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Abu Dhabi, UAEWednesday 19 December 2018

Oil slips as US shale output rises

Slowdown in Chinese refining activity growth cast doubts over its crude demand

Oil prices slipped on Monday. Juan Barreto / AFP
Oil prices slipped on Monday. Juan Barreto / AFP

Oil prices dipped on Monday as a slowdown in Chinese refining activity growth cast doubts over its crude demand outlook, while rising US shale output suggested supplies would likely remain high.

Brent crude futures, LCOc1 the international benchmark for oil prices, were at US$51.94 per barrel at 02.53 GMT, down 16 cents, or 0.3 per cent, from their last close.

US West Texas Intermediate (WTI) crude futures CLc1 were at $48.74 a barrel, down 8 cents, or 0.2 per cent.

Chinese refineries processed 0.4 per cent more crude oil in July than a year earlier at 45.5 million tonnes, or about 10.71 million barrels per day (bpd), data from the national bureau of statistics showed on Monday.

This would be the lowest amount on a daily basis since September 2016, according to Reuters calculations based on official data.

The International Energy Agency (IEA) said on Friday that it expects 2017 oil demand growth of 1.5 million bpd, up from a previous expectation of 1.4 million bpd.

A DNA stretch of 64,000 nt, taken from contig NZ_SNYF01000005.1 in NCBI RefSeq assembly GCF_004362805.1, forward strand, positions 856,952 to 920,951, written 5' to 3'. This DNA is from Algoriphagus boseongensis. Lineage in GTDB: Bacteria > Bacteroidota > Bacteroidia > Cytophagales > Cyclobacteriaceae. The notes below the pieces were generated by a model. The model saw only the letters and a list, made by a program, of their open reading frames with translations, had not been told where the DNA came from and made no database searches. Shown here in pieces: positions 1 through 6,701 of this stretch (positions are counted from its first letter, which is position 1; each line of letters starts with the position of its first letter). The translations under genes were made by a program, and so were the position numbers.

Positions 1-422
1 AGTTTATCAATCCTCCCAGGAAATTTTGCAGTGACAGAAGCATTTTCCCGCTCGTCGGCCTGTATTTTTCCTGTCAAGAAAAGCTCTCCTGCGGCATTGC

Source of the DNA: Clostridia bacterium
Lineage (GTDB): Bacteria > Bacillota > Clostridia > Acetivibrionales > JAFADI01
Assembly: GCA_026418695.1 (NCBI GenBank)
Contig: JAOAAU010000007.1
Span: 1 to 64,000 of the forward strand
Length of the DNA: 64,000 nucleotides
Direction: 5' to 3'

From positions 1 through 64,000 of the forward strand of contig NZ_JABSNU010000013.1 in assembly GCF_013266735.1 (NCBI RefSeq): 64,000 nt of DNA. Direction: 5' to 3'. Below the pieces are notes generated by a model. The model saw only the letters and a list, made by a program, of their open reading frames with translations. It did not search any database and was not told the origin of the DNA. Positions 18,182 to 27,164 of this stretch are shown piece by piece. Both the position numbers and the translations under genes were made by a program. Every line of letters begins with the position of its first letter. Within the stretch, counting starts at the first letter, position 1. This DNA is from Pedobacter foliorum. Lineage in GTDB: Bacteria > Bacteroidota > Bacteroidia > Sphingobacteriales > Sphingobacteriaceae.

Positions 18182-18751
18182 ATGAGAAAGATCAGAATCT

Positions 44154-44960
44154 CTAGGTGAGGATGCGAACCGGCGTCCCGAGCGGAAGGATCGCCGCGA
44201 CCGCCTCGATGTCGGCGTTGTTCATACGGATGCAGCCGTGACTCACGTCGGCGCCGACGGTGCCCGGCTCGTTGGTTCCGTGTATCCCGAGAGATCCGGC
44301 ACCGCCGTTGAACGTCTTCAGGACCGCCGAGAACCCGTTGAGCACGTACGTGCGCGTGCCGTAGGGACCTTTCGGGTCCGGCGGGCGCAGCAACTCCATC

Overall, markets remain well supplied thanks to strong output.

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"Demand is outperforming expectations amongst both developed and emerging markets ... However, global crude inventories remain bloated and there are considerable uncertainties heading into 2018," BMI Research said in a note, including the possibility of rising supplies.

Shale production in the largest US oilfield should rise by as much as 300,000 bpd by December, according to industry forecasts.

Oil production from the Permian Basin of West Texas and New Mexico is closely watched because its low costs and rapid growth have pressured efforts by Opec to drain a global crude supply glut.

US energy companies added oil rigs for a second time in the last three weeks, extending a 15-month drilling recovery, but the pace of additions has slowed in recent months as firms cut spending plans in reaction to declining crude prices.

Drillers added 3 rigs looking for new oil in the week to August 11 bringing the total count up to 768, the most since April 2015, General Electric Baker Hughes energy services firm said in its closely followed report on Friday.

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